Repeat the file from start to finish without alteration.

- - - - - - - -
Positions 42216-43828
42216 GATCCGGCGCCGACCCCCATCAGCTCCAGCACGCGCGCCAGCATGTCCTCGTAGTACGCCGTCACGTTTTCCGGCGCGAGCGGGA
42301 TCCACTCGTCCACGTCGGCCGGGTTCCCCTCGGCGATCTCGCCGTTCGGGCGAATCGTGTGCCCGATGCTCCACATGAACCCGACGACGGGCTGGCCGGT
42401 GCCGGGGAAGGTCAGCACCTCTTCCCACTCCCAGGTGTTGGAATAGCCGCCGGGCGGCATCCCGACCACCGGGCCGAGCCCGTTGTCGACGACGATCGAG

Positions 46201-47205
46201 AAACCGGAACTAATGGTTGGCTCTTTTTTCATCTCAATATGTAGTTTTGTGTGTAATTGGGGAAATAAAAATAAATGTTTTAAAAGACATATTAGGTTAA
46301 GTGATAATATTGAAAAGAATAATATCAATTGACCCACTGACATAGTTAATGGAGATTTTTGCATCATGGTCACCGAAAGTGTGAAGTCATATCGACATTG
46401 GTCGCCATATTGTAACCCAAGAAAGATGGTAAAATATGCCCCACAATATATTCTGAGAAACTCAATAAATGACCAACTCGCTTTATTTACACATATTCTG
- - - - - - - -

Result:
Positions 42216-43828
42216 GATCCGGCGCCGACCCCCATCAGCTCCAGCACGCGCGCCAGCATGTCCTCGTAGTACGCCGTCACGTTTTCCGGCGCGAGCGGGA
42301 TCCACTCGTCCACGTCGGCCGGGTTCCCCTCGGCGATCTCGCCGTTCGGGCGAATCGTGTGCCCGATGCTCCACATGAACCCGACGACGGGCTGGCCGGT
42401 GCCGGGGAAGGTCAGCACCTCTTCCCACTCCCAGGTGTTGGAATAGCCGCCGGGCGGCATCCCGACCACCGGGCCGAGCCCGTTGTCGACGACGATCGAG

Positions 46201-47205
46201 AAACCGGAACTAATGGTTGGCTCTTTTTTCATCTCAATATGTAGTTTTGTGTGTAATTGGGGAAATAAAAATAAATGTTTTAAAAGACATATTAGGTTAA
46301 GTGATAATATTGAAAAGAATAATATCAATTGACCCACTGACATAGTTAATGGAGATTTTTGCATCATGGTCACCGAAAGTGTGAAGTCATATCGACATTG
46401 GTCGCCATATTGTAACCCAAGAAAGATGGTAAAATATGCCCCACAATATATTCTGAGAAACTCAATAAATGACCAACTCGCTTTATTTACACATATTCTG